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MacBook Pro Benchmarks 234

jfpoole writes "Geek Patrol has benchmarked a MacBook Pro and a PowerBook G4 using Geekbench, their benchmarking utility. It's impressive to see how well the MacBook Pro performs compared to the PowerBook G4 (at least when it comes to Universal Binary performance)." Their benchmarks aren't particularly surprising, and they lack the most important benchmark: Frames Per Second during Molten Core Combat (or as it is more commonly referred to since I made it up 5 seconds ago, the FPSDMCCMark, which is the only number I'm waiting for).
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MacBook Pro Benchmarks

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  • battery life (Score:3, Interesting)

    by Tibor the Hun (143056) on Thursday February 23, 2006 @04:51PM (#14788232)
    anyone have any numbers on battery life?
    3 hours? 5? DVD playing? airport on/off?
    because, that's, you know kinda important when it comes to laptops...
  • by aftk2 (556992) on Thursday February 23, 2006 @04:53PM (#14788252) Homepage Journal
    I agree with you, and as a Mac user, this is kind of frustrating (the occasional disparity between Mac & Windows versions of the same program). However, you might be interested in this: Ableton Live 5.2 Benchmarks []. It benchmarks multiple versions of the program, on Windows and OS X with different processors.
  • by ImaNihilist (889325) on Thursday February 23, 2006 @05:12PM (#14788394)
    There is something that some of you forget about FW800. FireWire 800 was a mistake to begin with. There is no FireWire chipset that I know of that sits on the PCIe bus. That means, that if FW800 is on the PCI bus, it almost completely saturates the entire bus ITSELF. It was pointless. Until someone comes out with a FW controller that sits on the PCIe bus, FW800 is best left to something like ExressCard 54.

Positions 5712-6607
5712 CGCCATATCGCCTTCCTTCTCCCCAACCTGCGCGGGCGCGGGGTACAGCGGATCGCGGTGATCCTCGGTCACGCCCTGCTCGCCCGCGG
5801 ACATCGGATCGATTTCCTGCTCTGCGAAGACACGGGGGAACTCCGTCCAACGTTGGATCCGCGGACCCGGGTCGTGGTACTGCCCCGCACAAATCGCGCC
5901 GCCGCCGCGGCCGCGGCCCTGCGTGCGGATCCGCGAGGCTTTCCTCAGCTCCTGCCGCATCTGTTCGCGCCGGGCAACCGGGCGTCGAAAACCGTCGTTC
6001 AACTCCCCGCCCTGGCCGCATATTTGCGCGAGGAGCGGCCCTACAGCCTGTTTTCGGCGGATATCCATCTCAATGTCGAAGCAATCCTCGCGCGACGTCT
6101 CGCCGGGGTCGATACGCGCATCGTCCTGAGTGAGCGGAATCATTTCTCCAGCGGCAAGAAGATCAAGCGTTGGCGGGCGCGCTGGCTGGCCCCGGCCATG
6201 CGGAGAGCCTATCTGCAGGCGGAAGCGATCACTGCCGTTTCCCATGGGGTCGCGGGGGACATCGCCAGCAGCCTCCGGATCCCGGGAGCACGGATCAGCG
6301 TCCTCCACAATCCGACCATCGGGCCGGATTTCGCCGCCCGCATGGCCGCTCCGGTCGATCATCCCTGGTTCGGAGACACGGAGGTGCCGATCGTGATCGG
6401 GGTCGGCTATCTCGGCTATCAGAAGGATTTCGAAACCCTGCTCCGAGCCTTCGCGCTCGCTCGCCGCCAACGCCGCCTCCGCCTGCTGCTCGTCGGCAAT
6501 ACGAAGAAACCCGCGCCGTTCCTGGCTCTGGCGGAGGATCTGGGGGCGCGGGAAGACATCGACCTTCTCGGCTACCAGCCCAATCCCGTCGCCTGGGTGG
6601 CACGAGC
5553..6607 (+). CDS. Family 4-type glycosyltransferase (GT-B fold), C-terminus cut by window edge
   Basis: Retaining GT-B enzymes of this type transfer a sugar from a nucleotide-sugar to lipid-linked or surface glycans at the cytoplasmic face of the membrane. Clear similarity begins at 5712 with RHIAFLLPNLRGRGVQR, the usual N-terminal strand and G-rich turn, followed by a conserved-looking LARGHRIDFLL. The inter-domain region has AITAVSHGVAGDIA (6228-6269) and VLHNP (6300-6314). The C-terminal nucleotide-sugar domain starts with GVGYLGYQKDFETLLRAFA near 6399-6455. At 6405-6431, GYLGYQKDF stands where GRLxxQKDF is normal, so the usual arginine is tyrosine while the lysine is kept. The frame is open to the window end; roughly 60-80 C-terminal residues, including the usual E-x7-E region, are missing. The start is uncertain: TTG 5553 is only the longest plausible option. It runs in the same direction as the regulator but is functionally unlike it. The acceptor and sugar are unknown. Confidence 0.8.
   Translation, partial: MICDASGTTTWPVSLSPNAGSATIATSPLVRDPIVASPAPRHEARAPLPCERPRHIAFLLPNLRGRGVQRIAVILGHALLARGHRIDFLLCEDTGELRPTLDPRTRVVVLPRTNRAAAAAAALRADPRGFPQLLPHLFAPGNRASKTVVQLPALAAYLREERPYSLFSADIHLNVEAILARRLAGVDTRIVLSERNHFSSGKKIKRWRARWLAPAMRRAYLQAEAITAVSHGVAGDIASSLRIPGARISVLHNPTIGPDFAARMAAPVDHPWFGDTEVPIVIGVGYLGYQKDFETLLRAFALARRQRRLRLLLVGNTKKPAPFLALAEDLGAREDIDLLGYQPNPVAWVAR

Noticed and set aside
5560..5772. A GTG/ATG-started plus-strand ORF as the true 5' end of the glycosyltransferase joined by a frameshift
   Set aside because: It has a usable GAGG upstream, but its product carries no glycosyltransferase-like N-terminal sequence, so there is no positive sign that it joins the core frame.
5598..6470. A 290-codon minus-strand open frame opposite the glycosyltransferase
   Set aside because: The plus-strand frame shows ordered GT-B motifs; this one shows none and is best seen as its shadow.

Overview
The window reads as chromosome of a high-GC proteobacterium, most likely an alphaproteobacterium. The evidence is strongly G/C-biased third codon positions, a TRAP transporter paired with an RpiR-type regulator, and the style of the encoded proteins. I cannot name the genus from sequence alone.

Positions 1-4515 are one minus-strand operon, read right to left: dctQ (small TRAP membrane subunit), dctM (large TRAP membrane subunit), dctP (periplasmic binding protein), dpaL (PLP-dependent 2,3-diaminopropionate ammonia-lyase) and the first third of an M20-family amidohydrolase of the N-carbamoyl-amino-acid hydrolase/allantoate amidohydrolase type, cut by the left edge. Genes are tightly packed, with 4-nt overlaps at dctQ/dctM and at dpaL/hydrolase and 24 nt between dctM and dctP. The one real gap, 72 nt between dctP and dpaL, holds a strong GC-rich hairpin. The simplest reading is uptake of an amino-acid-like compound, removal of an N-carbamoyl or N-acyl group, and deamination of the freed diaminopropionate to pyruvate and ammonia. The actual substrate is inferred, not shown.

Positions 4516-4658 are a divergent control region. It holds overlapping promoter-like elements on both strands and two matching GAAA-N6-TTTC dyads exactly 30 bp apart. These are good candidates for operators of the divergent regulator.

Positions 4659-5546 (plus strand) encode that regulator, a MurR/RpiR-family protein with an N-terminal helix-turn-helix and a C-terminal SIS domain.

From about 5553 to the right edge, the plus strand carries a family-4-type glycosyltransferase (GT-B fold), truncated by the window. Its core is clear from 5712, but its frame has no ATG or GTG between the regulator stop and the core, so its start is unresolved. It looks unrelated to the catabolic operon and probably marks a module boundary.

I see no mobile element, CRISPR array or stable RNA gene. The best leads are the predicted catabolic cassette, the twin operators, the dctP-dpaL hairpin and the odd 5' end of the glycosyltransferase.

In theory, a FW 800 Express Card should be superior to FW800 built onto the PCI bus.

    When the next generation of FW controllers come out that sit on the PCIe bus, then it will make sense. FW800 is just a little to early. Soon.
  • by Anonymous Coward on Thursday February 23, 2006 @08:16PM (#14789547)
    The processor 'redlines' because it is in a single-threaded tight loop of running game code, sending data to the GPU and polling input devices. Unless the process actually goes to sleep you will always see 100% usage. You see ~50-60% with two CPUs because that's the usage for both CPUs, but most video games can only use one CPU. Even when it needs to wait for the GPU it will just skip rendering and continue spinning polling inputs and running the game code. So CPU usage as reported by the operating system tells you nothing of how in-game performance is being limited.
  • Re:battery life (Score:1, Interesting)

    by 1336.5 (901985) on Thursday February 23, 2006 @09:27PM (#14789833)
    my friend just got his yesterday and he gets 3.5 hours with wireless on, near 5 with it off.

    not too bad but it needs 5 with wireless.
  • by Anonymous Coward on Thursday February 23, 2006 @09:27PM (#14789839)
    This turns out not to be the case.

    Comparing a 2GHz iMac G5 with a 2GHz iMac-CoreDuo, we see that the iMac-CoreDuo has four times the L2 cache and maybe about half the main memory latency on cache misses. It really adds up. Even if you disable one of the Intel-CPU cores to try and make a fair fight.

    WoW has almost always been CPU limited on the Mac; the new Macs have much better CPU's and memory controllers. One can see that it's rather tough to run a totally fair test - there's no X1600/RV530 card for G5 available, and no way to plug in a G5-class video card into the new Intel machines, but believe you me, the change in CPU and RAM throughput is significant going from the previous iMac G5 to the new iMac.

    (signed, one of the Mac WoW developers)

Honesty is for the most part less profitable than dishonesty. -- Plato